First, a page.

Hydration: Staying Fluid

Performance can be directly affected by dehydration, therefore the importance of adequate hydration cannot be overemphasized.

If urine is not lightly colored to clear, you are probably dehydrated. Urinating every 2 to 4 hours is normal. If urinating more frequently than every 30-60 minutes you’re drinking too much. One liter of sweat lost = 2.2 pounds. The body needs .3 x its weight in fluid for the minimum number of ounces you require daily (eg: .3 x 150 lbs. = 45 fl. oz. or 5.25 8 oz. glasses of water). This does not include loss due to exercise.

Tips:


Rehydration should be completed within 2 hours post exercise.


Fruit juices, carbohydrate gels and carbohydrate drinks containing concentrations > 8 % are not recommended during exercise. Beverages with > 8% carbohydrate concentrations require greater digestion, thereby slowing gastric emptying and delaying water getting absorbed into the body’s tissues. These types of carbohydrate drinks should be consumed at least 30 min. prior to competition. Athletes in sports with extended time between periods of intense exercise would find these drinks beneficial but should be cognizant of allowing enough time between periods of exercise for them to be digested. They are not a substitute for proper nutrition (meals) and adequate water replenishment. Read the product labels to find out how much carbohydrate is in the drink. For example, if one serving of the drink is 200 calories and also contains 40 g of carbohydrate per serving, multiply 40 g x 4 calories (1 gram of carbohydrate = 4 calories) which = 160 calories of carbohydrate. .08 x 200 c = 16 c, 160 > 16, therefore, this drink is > 8% concentration, is too high in carbohydrates and should be avoided during exercise of short duration but may be used for long competitions.

Long Competitions > 2 hours in length: Competitions lasting longer than 2 hours may require a little extra carbohydrate during the competition. Examples of this type of competition would be: marathon, iron man competition, mountain climbing, hiking, and day long bike rides, or any ultra endurance sport. For these types of events, 1 cup or 8 oz. of a sports drink containing 6-10% carbohydrate concentration every 15-20 minutes can delay the onset of fatigue by maintaining hydration and providing carbohydrate for energy via carbohydrate metabolism. This equates to 24-30 grams every half hour.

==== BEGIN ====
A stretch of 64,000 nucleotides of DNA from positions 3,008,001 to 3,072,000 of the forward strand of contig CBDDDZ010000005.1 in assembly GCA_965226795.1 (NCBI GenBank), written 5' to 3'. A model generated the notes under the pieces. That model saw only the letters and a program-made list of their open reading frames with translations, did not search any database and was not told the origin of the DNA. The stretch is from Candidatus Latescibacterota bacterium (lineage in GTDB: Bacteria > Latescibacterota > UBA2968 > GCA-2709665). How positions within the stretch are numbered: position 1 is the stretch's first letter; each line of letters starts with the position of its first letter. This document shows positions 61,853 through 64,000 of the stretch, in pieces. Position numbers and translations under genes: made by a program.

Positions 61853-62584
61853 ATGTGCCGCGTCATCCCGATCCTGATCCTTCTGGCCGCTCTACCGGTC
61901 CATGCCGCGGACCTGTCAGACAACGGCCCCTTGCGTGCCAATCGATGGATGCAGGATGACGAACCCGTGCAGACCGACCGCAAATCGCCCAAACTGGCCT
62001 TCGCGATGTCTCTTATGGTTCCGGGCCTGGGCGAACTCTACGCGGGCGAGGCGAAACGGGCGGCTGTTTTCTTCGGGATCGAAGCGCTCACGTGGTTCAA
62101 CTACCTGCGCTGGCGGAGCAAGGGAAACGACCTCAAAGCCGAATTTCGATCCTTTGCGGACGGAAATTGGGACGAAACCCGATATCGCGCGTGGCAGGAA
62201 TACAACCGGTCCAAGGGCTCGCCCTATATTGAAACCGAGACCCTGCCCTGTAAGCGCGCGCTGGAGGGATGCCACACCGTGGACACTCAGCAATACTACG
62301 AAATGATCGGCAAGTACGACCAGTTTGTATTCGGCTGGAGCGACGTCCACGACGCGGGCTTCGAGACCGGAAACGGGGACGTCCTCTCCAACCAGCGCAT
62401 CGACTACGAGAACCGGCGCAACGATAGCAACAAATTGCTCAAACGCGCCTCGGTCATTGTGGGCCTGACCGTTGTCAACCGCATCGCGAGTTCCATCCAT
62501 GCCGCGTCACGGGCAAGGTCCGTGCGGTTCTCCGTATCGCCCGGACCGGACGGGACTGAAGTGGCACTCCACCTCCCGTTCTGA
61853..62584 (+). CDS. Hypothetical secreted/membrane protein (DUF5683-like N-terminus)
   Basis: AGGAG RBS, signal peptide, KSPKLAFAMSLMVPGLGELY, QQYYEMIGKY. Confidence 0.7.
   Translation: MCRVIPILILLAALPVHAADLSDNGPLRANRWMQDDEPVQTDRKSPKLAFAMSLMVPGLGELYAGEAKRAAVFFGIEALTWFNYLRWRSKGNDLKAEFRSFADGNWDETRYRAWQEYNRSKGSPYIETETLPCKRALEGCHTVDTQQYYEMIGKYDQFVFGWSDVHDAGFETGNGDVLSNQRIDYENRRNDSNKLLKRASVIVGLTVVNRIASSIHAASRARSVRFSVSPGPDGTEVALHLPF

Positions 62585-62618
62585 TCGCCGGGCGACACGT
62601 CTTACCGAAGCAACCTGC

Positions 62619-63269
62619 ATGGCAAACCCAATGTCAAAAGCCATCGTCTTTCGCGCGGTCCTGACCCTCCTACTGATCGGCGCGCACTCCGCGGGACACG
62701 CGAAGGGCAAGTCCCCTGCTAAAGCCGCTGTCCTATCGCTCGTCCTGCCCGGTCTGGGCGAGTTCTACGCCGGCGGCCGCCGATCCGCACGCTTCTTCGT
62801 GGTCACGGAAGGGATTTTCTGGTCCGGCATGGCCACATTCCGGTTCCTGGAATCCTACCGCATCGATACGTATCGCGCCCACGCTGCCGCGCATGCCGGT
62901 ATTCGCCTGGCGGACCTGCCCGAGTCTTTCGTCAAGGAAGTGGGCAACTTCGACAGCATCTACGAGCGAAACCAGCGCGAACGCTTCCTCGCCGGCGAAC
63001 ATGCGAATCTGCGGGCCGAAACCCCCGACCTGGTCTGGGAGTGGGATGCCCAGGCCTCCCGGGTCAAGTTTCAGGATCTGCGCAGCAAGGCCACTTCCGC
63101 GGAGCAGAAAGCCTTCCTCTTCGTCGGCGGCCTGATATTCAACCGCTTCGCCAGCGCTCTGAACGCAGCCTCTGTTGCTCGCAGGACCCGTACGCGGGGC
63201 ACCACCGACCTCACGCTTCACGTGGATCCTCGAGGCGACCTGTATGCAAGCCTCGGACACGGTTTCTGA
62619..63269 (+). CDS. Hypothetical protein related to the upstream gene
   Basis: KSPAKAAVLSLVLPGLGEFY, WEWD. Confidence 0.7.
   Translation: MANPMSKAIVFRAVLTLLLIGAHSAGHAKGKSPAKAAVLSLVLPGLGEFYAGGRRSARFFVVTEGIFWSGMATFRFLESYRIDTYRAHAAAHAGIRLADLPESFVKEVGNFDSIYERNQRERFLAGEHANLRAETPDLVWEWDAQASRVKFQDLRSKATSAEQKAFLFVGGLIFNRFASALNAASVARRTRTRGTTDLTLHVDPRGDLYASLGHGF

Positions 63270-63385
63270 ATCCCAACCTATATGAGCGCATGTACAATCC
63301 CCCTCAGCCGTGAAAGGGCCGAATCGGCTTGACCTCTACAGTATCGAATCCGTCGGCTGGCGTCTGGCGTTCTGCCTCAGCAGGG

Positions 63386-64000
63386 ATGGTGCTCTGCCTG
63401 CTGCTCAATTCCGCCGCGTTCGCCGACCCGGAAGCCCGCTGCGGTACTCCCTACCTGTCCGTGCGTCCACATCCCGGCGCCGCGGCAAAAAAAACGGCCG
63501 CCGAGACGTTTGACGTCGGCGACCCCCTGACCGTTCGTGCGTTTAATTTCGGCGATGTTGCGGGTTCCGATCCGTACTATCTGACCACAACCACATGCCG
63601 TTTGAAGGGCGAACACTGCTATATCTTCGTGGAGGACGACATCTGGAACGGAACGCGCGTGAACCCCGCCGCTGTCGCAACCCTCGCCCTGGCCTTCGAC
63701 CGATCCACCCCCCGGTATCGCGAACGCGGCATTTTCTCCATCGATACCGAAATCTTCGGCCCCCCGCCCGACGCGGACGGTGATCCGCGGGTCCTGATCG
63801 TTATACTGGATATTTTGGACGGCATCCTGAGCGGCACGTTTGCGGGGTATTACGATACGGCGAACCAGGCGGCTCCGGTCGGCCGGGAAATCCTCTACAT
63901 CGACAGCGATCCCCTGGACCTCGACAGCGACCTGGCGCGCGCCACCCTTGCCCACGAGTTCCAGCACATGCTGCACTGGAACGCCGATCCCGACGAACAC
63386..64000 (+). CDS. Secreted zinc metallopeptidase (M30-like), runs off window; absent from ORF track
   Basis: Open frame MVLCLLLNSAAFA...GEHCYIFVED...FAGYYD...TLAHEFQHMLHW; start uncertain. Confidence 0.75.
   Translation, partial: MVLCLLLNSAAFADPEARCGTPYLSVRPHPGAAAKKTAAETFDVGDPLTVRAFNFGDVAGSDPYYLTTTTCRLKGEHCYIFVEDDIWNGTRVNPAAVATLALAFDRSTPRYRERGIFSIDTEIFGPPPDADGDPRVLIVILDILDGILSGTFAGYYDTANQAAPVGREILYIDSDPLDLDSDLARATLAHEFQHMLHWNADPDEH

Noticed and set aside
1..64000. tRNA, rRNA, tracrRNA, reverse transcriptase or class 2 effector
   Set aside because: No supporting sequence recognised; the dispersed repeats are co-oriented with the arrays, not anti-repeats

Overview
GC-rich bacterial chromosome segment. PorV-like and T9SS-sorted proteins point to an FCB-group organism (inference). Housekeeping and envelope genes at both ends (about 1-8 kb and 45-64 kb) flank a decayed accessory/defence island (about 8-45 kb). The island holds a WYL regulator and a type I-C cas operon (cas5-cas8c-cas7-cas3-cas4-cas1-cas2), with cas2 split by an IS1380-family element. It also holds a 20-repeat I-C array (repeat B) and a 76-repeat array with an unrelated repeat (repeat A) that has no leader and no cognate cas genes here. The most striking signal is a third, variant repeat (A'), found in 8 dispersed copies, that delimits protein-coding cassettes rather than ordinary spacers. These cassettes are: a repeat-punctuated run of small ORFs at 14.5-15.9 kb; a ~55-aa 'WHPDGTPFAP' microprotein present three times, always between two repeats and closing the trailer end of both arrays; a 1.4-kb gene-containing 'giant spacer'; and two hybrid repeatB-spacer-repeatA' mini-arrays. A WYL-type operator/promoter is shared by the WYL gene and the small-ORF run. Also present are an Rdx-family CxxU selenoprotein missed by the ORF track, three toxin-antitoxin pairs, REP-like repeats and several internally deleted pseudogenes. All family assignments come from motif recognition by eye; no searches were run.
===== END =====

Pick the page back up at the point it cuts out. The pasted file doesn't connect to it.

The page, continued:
Contests that may last all day but in which the athlete is not competing the entire time are not included as competitions > 2 hours and generally do not need extra carbohydrate at intervals throughout the day. Athletes in these types of competitions may ingest small meals or snacks as necessary throughout the day. Examples of all day competitions but which do not fall into the category of long competitions would be: track meets, volleyball matches, swim meets, fencing meets, tennis matches, sailing races, sports play days, and golfing.

Dehydration

The effects of dehydration include fatigue, thirst, irritability, general discomfort, headache, weakness, dizziness, vomiting, head or neck heat sensations, nausea, chills, cramping, extremely dry mouth, lips and/or throat, high heart rate, clammy skin or dry skin crusted with dried sweat and a decrease in performance.

If you know you sweat profusely with exercise, get in the habit of weighing yourself before and after exercise. For every pound of weight you have lost through perspiration drink 2 cups (1 pint or 16 oz.) of water.

References

Bonci L. A Female Athlete's Guide to Proper Fueling. University of Pittsburgh Medical Center Health System. 2004

Casa DJ, et. al. National Athletic Trainers’ Association Position Statement: Fluid Replacement for Athletes. 35:2, Dallas, TX. 2000.

Clark N. Nutrition Knowledge: Answers to the Top Ten Questions. The Physician and Sports Medicine. 24:10, 1996.

McArdle W, Katch F, and Katch V. 3rd Ed. Exercise Physiology: Energy, Nutrition, and Human Performance. Philadelphia: Lea & Febiger, 1991.

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Last updated 12/8/2005 by MIT Sports Medicine: K. Davis

Copyright 2005 by MIT

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